With incandescent lights, the electricity needs to complete the circuit through every single bulb. That’s why one bad bulb makes the whole string nonfunctional, although longer strings may contain two circuits, in which case only half the string stays dark. 

  1. If you have a light tester, place the light tester next to the first bulb in the string. 

  2. Check the indicator on the tester. 

  3. If the bulb works, the indicator will light up. If not, the indicator will stay dark.

  4. If you don’t have a light tester, find a working socket on the strand of lights and mark it with a small piece of colored tape.

  5. Remove every bulb from the non-functioning area of the strand.

  6. Place the untested bulbs in a bowl, with the tested, functioning bulbs placed in a separate bowl.

  7. Test each of the untested bulbs using the marked socket. If they light up, they can go into the bowl or tested, functioning bulbs. If not, they need to be replaced.

If you’re using a non-contact voltage detector instead of a Christmas light tester, you’ll need to put the device near the section of wire between the bulbs. When you get to a dead section with no voltage, the dead bulb will be located immediately before that wire section without voltage. Replace the dead bulb with a new one. 

Find the Bad Bulb on an LED String

You can check LED Christmas lights with removable bulbs using the same process as incandescent lights. 

  1. Begin at one end of the string and use your voltage detector or LED Christmas light tester to check each section of wire or bulb, respectively.  

  2. For a string of LED lights that’s completely dark, you can also use a more analog method to locate the bad bulb. Take a functional replacement bulb and, one by one, replace each bulb in your string with it.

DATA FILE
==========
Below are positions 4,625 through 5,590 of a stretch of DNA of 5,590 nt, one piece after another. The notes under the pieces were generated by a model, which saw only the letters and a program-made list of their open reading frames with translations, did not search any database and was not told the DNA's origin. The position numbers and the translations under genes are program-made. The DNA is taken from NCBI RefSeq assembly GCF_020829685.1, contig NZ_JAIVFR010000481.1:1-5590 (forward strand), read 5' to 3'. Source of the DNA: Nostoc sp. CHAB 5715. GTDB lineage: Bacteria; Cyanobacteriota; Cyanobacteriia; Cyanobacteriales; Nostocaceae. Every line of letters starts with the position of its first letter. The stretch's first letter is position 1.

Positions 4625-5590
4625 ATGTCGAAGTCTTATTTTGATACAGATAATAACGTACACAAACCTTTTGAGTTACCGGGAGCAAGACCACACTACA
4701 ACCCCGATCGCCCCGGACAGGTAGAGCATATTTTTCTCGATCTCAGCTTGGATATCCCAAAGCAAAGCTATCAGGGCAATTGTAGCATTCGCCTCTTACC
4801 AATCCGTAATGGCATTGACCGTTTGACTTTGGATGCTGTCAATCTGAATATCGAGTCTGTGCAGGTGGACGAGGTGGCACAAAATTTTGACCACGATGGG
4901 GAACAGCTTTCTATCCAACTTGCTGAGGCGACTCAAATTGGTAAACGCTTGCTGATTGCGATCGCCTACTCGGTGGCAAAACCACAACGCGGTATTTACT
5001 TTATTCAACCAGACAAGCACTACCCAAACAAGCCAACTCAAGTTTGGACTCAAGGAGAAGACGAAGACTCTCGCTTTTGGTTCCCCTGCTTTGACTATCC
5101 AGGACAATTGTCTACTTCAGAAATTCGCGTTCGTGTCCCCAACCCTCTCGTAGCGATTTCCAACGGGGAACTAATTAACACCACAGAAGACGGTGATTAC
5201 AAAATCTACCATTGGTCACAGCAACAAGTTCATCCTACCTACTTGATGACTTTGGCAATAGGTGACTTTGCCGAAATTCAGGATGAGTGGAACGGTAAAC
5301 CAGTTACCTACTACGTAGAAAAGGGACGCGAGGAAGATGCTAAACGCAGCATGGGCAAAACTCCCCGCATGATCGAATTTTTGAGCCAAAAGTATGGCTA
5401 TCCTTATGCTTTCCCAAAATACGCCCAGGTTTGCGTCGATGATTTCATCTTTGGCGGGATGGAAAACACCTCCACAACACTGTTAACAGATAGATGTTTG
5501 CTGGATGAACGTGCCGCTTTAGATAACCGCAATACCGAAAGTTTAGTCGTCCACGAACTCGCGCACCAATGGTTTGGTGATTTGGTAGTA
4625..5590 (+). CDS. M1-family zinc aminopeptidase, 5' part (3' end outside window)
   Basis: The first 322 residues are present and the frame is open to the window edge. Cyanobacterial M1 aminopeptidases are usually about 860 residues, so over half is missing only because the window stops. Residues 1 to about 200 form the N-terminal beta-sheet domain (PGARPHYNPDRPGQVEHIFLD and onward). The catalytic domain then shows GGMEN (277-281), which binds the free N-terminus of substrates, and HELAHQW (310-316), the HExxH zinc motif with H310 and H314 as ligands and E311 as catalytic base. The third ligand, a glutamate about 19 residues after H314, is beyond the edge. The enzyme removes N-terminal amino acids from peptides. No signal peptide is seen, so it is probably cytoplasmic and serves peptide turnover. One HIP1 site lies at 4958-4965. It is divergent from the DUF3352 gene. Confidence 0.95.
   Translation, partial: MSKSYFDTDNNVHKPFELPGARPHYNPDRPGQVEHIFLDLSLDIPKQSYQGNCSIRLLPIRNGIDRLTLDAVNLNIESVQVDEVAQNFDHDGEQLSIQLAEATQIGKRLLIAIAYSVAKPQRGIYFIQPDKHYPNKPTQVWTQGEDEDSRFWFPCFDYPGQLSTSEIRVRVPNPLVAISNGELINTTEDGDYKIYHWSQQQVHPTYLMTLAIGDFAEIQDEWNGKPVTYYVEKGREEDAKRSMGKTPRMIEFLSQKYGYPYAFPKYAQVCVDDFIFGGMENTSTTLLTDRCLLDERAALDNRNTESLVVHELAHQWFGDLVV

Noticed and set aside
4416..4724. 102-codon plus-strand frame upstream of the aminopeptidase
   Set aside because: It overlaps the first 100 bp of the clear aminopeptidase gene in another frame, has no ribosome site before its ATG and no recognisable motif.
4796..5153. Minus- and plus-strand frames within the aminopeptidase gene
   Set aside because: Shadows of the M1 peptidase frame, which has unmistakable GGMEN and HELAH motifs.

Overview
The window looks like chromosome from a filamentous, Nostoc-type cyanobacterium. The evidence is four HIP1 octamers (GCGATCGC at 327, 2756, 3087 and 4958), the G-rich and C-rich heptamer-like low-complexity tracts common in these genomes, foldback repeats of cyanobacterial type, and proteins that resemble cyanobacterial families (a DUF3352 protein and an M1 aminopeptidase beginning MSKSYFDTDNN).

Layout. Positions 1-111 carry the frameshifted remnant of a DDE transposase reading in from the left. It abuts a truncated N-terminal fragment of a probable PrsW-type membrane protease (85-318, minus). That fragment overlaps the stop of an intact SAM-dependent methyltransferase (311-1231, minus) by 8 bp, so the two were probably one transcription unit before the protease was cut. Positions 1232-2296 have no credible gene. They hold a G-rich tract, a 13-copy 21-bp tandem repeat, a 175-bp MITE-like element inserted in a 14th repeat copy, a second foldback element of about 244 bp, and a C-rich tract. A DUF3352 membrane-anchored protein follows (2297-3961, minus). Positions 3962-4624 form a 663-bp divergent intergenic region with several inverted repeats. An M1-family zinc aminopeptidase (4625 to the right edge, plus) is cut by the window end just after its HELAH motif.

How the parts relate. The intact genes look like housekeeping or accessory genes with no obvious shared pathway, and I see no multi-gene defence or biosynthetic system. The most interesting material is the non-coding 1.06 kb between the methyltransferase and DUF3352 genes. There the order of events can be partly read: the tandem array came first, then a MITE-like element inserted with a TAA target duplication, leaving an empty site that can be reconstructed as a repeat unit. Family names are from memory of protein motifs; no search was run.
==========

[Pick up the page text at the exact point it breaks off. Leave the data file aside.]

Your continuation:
3. When the string lights up, you’ve pinpointed the bad bulb. You’ve also solved the problem, so you can move on to the next step of stringing up your holiday lights.

  4. If you don’t have a light tester, follow the same instructions for incandescent lights.

Hang Your Lights

Hanging lights on a wooden pergola
Photo: Hero Images / Adobe Stock

Now that your lights are all in dazzling and working order, it’s time to hang your Christmas lights around and outside the house. 

  1. Plan your project well. Hang your lights within reach of electrical outlets and only do this project in good weather.

  2. Measure your home’s exterior to make sure you have enough lights. If you plan to hang the lights in bushes and trees, be sure you have enough string to cover the area.

  3. Practice ladder safety and work with a buddy. It’s always a good idea to have an extra set of hands for projects that involve electrical outlets and working at heights.

  4. Attach your lights with staples, light clips, or adhesive hooks. Consider using an extension pole to attach lights in hard-to-reach places.

How to Prevent Damage to Your Christmas Lights

These simple steps go a long way to extend the life of your lights.

Check Your Extension Cords

Your extension cords should be appropriate for your Christmas lights, or you risk a blown fuse. Check to be sure that your extension cords are appropriate for outdoor use, if you’re using your lights outside, and that the amperage of the cords match your lights. In addition, make sure to inspect your extension cords before plugging them into your lights and your outlet to check for any damage.

Use Roof Clips

Using roof clips instead of nails or screws will prevent damage to your Christmas lights wires, as nails and screws can puncture them. In addition, nails and screws can damage your shingles over time.

Set a Timer

Buying a timer for your lights will help you save electricity costs and can prevent burnt-out bulbs, or worse, those that overheat and cause a fire.

Store Your Lights Properly for Next Year

After the holidays are over, take a few extra minutes to store your light strings properly to avoid repeating the bulb-checking process next year. Wrap the strand of lights carefully around an empty cardboard cylinder from a roll of paper towels. Store each strand in a container cushioned by newspaper or tissue paper for extra protection. These protective measures will help minimize the risk of damaged bulbs and frayed wires.

Frequently Asked Questions

Most hardware stores, as well as mega stores like Amazon and Walmart, carry light testers. You can expect to pay between $20 and $30 for one.